The law now ensures that all Scouting premises are smoke free. This includes premises, which are rented on section nights and also buildings on campsites. It is important that no leader smokes around young people.

Not only does smoking around young people subject them to passive smoking, but it also increases the fire risk. If you do smoke, try to refrain from smoking during a section meeting. The majority of section meetings run for two hours or less and any adult should be able to refrain from smoking for such a short period of time. No leader who smokes should be expected to refrain from smoking for events that last longer than a couple of hours.

They should however be expected to deal with this in a sensible manner. The smoker should make sure that they do not subject any adult or young person to their smoke, i.e. on a weekend camp a leader who smokes should arrange a place that is out of sight and away from young people. Great care should be taken on camp, especially around tents and in wooded areas.

Remember, leaders lead by example. Any young person over the age of 18 who smokes should be expected to follow the same rules as adults. Smoking around their peers is not acceptable. When dealing with a young person under the age of 18, great care should be taken. It is important that you help the young person, to deal with their smoking. Sometimes you may need to consider communicating with the parents.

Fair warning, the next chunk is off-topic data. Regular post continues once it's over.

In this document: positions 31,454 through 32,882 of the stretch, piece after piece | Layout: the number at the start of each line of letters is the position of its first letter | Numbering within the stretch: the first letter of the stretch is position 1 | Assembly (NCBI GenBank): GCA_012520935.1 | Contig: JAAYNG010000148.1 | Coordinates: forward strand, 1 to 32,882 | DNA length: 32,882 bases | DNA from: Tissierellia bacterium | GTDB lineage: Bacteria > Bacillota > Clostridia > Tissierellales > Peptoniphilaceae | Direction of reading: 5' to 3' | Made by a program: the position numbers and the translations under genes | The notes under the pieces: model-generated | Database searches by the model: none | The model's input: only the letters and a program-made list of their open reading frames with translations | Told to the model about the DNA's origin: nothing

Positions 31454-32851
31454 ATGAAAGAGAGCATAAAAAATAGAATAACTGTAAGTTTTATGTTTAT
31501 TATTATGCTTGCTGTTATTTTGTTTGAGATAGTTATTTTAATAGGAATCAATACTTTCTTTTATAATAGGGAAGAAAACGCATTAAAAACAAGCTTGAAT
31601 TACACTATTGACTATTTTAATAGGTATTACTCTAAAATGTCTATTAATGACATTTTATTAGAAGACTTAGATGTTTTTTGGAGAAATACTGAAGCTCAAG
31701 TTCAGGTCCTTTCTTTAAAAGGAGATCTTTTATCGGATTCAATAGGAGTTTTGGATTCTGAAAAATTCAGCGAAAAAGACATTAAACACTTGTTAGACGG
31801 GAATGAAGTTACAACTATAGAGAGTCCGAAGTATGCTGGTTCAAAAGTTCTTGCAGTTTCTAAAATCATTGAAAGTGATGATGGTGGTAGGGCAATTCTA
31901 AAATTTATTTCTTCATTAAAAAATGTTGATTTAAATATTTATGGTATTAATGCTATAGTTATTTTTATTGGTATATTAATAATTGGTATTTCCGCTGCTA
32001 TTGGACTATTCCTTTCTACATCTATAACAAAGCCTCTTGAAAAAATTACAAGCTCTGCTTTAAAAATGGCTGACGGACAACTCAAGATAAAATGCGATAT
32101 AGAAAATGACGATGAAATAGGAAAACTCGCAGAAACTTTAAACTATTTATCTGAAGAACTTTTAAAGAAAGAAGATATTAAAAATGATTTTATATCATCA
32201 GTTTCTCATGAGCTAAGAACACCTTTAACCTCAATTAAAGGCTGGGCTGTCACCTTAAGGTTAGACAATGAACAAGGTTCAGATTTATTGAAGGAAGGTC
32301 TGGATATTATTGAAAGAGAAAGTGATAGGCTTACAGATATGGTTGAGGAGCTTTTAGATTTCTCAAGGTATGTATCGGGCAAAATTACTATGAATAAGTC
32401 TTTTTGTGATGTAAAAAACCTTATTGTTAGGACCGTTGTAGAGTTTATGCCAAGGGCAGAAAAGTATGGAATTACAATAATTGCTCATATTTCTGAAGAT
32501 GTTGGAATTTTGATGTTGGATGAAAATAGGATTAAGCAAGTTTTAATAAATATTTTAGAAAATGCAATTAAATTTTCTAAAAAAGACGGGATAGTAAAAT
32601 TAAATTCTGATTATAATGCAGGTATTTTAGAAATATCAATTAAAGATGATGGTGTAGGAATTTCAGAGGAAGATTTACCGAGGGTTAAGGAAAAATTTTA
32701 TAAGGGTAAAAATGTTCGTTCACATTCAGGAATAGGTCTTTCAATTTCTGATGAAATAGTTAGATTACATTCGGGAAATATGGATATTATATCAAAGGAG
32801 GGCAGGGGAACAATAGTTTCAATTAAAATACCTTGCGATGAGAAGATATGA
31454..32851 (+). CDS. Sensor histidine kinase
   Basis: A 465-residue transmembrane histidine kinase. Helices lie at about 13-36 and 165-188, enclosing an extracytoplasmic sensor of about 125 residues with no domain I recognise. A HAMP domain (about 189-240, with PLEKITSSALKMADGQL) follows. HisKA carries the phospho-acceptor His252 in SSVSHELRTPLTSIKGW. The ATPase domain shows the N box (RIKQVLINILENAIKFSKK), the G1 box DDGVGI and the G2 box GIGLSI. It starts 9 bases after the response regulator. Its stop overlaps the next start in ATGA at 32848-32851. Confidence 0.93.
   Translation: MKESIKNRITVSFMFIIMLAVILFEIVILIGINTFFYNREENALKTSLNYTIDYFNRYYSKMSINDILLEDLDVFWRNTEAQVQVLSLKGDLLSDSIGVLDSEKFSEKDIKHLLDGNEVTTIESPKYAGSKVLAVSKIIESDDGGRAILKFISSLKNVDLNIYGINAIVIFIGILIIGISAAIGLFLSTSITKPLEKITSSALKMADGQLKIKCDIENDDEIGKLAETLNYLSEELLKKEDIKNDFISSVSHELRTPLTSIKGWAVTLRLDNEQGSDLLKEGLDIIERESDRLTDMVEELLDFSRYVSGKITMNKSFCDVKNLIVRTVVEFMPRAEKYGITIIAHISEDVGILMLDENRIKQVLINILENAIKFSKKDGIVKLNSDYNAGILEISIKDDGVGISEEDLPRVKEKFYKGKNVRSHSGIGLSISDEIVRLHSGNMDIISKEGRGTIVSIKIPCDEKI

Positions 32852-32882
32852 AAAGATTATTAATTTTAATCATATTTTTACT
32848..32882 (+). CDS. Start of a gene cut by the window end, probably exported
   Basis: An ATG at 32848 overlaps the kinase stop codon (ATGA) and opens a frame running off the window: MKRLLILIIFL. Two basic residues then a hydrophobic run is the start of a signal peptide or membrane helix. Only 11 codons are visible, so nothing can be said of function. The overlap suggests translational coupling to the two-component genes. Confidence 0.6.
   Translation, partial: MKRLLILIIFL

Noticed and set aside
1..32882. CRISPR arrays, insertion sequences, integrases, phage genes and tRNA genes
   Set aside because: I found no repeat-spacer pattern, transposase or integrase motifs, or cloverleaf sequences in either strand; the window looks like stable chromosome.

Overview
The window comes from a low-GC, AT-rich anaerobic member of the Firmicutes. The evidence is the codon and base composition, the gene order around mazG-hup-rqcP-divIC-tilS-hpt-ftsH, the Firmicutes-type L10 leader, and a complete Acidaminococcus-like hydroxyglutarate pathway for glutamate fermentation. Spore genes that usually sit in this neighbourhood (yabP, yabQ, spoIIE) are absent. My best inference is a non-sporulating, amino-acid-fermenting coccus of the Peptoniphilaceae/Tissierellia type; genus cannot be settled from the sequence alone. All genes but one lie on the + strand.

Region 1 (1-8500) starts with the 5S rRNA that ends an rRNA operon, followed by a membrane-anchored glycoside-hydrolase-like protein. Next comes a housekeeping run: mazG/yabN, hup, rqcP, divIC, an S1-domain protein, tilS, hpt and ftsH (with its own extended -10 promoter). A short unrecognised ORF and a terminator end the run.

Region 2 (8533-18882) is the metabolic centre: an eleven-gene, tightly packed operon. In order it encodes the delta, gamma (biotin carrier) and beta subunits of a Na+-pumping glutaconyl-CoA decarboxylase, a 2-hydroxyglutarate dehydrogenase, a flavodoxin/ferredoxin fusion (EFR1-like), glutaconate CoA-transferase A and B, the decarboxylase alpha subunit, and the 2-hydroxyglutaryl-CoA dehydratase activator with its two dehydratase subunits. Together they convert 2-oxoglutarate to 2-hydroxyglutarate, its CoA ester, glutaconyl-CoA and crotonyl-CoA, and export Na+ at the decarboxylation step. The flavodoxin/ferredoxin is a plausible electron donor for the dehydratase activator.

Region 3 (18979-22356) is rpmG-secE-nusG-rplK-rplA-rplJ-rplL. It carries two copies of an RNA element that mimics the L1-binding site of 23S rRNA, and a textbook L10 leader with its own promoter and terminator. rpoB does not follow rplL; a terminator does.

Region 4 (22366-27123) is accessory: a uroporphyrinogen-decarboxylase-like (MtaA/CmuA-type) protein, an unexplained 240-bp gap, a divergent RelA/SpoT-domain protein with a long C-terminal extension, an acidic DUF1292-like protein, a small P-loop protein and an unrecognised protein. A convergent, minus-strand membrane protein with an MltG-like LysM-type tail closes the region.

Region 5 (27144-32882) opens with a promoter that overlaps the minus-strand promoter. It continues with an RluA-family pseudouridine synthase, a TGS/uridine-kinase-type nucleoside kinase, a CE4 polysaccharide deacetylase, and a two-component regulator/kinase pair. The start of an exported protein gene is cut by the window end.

As a leader it is unacceptable to allow young people (under 18) to smoke while in your care.

The key to these guidance points is common sense. We all have a responsibility to make sure we offer Scouting to young people in a safe environment. The well-being of the young people in Scouting is paramount and we must ensure that no young person is subjected to tobacco smoke. This also applies to anyone who does not wish to be subjected to tobacco smoke.

Some common sense advice

Get help to stop smoking

There are many reasons for giving up smoking, not least the cost to your pocket and your health.

To get help to stop smoking and to read about people who have managed it, visit:




Northern Ireland